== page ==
Is Designing Your Chip Architecture Like Driving a Car with No Pedals?

For those of you that have been reading my blogs or watching my presentations for a while, you will know I like to use cars for analogies. They represent a system that everyone understands at a user level, they are composed of many subsystems, the details of which can get pretty complicated if you dig deep. So today, you will see how most chip architectures are designed like having a car without a gas pedal – and what you can do about it.

Imagine a car that once started, always had its engine running at the maximum safe RPM (revolutions per minute), say 6500 RPM. This car can control its speed through use of a very sophisticated transmission system which has a single stick between the seats – forward is faster, backwards is slower, and all the way back is in neutral. You still have several subsystems which can be turned off when not needed like the headlights, radio, navigation system, air conditioning, etc. Seems completely doable although ridiculous for a very obvious reason – you are wasting a lot of gasoline! You don’t really need the energy generated by running the engine at maximum all the time – that wastes energy. So, why are so many chips designed the same way?

From talking to chip designers over the past few years, many have become much more conscious of lowering the power used by their designs. Of course, this is especially prevalent in mobile devices, but even plugged in devices need to reduce power to meet government standards at times. Besides that, it is the right thing to do for the environment. But, often the approach is simply to add a switch to subsystems you don’t need all the time. Like the car, you can shut those off when not needed. This is the problem that Sonics’ EPU (energy processing unit) first addressed – making it easier to turn off and on more pieces of your designs, to better control what Sonics calls power grains.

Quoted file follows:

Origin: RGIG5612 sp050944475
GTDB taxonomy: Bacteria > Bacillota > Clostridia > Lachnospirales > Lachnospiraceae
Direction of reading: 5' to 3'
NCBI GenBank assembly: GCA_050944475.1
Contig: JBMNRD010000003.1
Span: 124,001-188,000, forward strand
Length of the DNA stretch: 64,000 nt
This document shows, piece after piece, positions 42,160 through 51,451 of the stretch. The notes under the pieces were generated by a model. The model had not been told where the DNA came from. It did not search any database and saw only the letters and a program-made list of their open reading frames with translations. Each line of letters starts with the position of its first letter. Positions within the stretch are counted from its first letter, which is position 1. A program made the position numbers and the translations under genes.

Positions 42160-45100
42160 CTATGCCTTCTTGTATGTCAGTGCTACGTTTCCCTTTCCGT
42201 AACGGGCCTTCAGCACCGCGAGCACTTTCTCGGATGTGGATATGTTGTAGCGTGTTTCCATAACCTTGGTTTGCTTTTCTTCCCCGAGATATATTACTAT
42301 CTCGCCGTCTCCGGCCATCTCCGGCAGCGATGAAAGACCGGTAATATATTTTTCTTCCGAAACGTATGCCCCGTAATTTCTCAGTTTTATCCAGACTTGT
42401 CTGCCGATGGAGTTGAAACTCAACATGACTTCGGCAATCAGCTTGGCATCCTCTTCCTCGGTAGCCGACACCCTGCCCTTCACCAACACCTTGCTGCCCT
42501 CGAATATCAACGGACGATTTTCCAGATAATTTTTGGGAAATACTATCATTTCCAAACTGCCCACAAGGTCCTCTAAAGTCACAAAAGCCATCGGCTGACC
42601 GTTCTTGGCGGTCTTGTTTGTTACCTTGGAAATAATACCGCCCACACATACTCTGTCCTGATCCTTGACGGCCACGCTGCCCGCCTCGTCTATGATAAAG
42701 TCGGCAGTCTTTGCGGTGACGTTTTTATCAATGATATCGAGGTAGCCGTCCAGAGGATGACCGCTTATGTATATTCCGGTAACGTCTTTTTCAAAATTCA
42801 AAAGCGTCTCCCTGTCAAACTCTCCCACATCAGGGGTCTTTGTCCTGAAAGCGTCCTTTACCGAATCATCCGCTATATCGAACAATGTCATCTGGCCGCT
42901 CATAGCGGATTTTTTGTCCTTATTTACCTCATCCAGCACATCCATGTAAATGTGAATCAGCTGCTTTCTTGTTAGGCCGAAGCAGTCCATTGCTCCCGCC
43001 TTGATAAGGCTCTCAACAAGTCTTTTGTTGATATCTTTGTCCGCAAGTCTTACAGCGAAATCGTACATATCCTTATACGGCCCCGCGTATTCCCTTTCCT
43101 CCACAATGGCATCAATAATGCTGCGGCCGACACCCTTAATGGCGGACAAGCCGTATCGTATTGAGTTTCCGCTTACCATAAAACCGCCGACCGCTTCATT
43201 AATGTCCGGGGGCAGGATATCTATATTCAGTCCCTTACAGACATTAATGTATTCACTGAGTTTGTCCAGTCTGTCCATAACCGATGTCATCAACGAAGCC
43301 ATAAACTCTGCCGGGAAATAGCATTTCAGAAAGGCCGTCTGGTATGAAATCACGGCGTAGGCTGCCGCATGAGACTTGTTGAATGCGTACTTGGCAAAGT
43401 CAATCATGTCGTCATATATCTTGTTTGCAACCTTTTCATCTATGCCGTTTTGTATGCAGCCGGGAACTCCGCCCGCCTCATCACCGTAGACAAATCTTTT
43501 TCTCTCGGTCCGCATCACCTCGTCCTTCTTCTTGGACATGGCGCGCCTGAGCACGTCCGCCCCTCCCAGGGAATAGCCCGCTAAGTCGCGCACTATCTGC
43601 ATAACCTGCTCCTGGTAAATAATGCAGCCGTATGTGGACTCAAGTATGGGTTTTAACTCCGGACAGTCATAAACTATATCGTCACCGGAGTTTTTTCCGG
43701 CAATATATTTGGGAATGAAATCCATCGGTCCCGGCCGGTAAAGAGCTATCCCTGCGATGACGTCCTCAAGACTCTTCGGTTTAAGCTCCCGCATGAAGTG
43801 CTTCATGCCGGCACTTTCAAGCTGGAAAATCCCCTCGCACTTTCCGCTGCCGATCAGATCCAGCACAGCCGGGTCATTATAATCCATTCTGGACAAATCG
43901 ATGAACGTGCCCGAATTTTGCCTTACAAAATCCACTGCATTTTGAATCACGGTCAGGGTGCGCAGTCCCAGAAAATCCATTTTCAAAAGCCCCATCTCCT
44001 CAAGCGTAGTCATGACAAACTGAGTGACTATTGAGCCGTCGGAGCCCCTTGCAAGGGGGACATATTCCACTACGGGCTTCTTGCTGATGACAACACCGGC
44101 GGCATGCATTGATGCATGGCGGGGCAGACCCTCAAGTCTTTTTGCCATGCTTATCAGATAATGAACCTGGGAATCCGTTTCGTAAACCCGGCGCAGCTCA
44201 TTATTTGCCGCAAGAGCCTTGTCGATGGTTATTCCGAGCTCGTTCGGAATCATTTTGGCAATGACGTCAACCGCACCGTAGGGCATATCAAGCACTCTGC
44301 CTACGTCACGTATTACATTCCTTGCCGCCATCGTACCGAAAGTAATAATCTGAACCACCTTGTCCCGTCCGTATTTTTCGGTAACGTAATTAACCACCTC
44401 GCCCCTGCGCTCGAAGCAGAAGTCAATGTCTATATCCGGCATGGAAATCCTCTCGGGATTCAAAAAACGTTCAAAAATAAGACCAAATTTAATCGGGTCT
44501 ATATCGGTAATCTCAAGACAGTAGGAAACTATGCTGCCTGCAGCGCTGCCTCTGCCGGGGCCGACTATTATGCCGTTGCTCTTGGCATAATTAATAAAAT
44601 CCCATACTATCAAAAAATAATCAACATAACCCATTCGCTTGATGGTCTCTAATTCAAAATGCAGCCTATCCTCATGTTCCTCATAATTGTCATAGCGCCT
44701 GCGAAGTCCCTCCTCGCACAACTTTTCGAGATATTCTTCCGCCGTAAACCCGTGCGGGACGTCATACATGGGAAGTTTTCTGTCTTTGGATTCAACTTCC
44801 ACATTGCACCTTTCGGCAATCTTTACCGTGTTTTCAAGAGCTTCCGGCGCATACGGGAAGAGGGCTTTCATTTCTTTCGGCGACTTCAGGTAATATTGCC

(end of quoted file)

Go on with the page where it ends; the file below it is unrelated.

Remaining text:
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The automation provided by an EPU-based approach is important to make it easier to add more power grains, both from a control point of view and because an EPU supports power state changes at a much faster rate than when done in software. Faster switching between states means smaller moments of idle time can be exploited to save power. This is a wonderful breakthrough and quite scalable. However, do all these power grains need to be only on or off, or can their power usage be regulated to use only the power which is needed at a given moment?

There is a technique to regulate the power used by a power grain, or to add a gas pedal if we stick with our car analogy. The technique is called dynamic voltage and frequency scaling, or DVFS. DVFS is the adjustment of local supply voltage to the minimum level that supports an operating frequency that delivers the required throughput. Because both the active and leakage power are strongly dependent on supply voltage, optimizing voltage and frequency to the current workload saves significant energy. This is not a new approach as it has been around for quite some time. With little effort, I found a paper on the topic published by a team from Princeton in 2005, but I think we can assume its roots go back even further than that. So, you are probably asking “why aren’t more designers using it?” Well, that’s because it is not simple to implement.

You cannot simply change the voltage and frequencies in a random manner. If you increase frequency without first increasing voltage, or decrease the voltage without first decreasing the frequency, the transistors won’t have enough drive current so the grain might fail. You also need to electrically isolate the interface signals between grains operating at different voltages. Beyond the careful control that is needed to safely make these power state transitions, there is the need to characterize an array of potential voltage/frequency combinations across process and temperature variation and having the correct logic to control the on- or off- chip voltage and frequency sources. This is why a power architecture and automation solution is needed to aid chip designers in safely introducing DVFS control of their power grains.

Chip architects, it is time to take power savings more seriously! You wouldn’t design a car without a gas pedal – so why design chips without one either?

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